Russell Donda: Great Lakes Innovation & Development Enterprise

Episode 12 May 25, 2022 00:28:06
Russell Donda: Great Lakes Innovation & Development Enterprise
Radio Cade
Russell Donda: Great Lakes Innovation & Development Enterprise
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Hosted By

 Richard Miles James Di Virgilio

Show Notes

Russell Donda, the Entrepreneur in Residence at Great Lakes Innovation and Development Enterprise, joins host Richard Miles to discuss the secrets to startup success.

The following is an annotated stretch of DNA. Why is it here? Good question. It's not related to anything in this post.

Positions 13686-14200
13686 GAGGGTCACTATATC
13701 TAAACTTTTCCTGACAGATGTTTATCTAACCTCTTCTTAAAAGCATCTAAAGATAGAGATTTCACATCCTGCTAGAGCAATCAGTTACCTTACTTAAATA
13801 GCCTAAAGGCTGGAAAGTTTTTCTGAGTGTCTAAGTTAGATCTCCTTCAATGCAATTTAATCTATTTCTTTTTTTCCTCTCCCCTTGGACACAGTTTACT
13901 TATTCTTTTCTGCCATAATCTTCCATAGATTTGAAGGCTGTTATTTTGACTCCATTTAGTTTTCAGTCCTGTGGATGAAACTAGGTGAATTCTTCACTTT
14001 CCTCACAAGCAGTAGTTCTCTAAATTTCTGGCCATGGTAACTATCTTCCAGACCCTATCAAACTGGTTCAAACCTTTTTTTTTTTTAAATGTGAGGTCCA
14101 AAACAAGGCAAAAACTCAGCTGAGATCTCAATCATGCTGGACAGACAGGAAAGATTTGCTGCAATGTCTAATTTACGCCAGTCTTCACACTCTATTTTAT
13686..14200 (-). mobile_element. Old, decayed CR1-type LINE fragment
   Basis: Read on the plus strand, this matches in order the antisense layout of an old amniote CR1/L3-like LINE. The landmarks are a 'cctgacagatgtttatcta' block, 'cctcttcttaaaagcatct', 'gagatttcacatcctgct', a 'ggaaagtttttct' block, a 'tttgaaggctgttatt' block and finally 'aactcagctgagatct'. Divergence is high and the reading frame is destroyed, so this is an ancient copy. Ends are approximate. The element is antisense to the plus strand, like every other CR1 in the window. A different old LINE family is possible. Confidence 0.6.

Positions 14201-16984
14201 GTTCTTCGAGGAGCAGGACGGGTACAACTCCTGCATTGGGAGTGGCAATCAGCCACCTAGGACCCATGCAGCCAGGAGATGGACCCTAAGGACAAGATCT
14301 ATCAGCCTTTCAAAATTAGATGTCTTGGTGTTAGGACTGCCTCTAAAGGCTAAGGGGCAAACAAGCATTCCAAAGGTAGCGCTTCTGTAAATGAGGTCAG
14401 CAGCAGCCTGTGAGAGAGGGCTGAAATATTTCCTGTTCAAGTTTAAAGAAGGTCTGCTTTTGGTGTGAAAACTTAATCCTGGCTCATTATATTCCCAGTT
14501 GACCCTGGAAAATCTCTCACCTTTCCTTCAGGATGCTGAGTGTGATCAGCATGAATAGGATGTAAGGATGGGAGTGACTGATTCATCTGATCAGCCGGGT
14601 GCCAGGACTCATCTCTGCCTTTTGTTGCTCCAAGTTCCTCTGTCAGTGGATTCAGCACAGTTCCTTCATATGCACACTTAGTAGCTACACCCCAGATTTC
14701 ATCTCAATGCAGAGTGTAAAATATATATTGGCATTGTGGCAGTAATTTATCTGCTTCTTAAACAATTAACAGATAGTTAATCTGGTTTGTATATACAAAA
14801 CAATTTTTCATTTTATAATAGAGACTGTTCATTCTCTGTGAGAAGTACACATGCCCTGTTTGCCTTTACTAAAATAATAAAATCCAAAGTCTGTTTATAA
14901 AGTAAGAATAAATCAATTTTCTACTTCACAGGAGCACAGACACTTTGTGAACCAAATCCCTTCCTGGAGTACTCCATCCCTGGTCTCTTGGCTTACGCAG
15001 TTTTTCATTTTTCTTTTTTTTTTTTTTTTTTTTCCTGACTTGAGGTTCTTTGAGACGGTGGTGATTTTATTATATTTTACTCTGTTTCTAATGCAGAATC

"It is the beginning of an idea, [i]f the startup is going to be successful… that idea should be novel. Secondly, it takes generally a serious plan and then working that plan and working that plan includes the other important component of startups. And that is funding, bringing money in to move that startup along."
 
In this episode, Donda discusses the five fundamentals for startup companies, and his own professional path that brought him to where he is today.
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Episode Transcript